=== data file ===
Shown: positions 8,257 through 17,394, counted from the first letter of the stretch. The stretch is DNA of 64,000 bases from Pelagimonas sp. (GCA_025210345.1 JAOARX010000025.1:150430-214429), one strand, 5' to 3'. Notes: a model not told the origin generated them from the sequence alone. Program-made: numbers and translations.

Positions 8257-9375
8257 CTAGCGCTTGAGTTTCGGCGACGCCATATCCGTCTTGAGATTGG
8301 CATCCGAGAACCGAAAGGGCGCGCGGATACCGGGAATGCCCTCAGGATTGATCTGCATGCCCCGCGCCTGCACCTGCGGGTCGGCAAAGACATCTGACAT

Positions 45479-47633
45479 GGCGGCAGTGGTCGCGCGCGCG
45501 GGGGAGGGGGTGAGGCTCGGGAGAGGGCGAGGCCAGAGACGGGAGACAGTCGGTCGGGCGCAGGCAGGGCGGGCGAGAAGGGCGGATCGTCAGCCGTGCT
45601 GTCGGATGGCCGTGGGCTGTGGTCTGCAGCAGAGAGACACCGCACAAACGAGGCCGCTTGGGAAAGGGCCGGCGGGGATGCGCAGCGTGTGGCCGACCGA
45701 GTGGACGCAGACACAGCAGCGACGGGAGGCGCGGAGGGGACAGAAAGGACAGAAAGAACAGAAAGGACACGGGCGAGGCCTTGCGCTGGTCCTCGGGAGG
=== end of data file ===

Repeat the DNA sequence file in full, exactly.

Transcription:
Shown: positions 8,257 through 17,394, counted from the first letter of the stretch. The stretch is DNA of 64,000 bases from Pelagimonas sp. (GCA_025210345.1 JAOARX010000025.1:150430-214429), one strand, 5' to 3'. Notes: a model not told the origin generated them from the sequence alone. Program-made: numbers and translations.

Positions 8257-9375
8257 CTAGCGCTTGAGTTTCGGCGACGCCATATCCGTCTTGAGATTGG
8301 CATCCGAGAACCGAAAGGGCGCGCGGATACCGGGAATGCCCTCAGGATTGATCTGCATGCCCCGCGCCTGCACCTGCGGGTCGGCAAAGACATCTGACAT

Positions 45479-47633
45479 GGCGGCAGTGGTCGCGCGCGCG
45501 GGGGAGGGGGTGAGGCTCGGGAGAGGGCGAGGCCAGAGACGGGAGACAGTCGGTCGGGCGCAGGCAGGGCGGGCGAGAAGGGCGGATCGTCAGCCGTGCT
45601 GTCGGATGGCCGTGGGCTGTGGTCTGCAGCAGAGAGACACCGCACAAACGAGGCCGCTTGGGAAAGGGCCGGCGGGGATGCGCAGCGTGTGGCCGACCGA
45701 GTGGACGCAGACACAGCAGCGACGGGAGGCGCGGAGGGGACAGAAAGGACAGAAAGAACAGAAAGGACACGGGCGAGGCCTTGCGCTGGTCCTCGGGAGG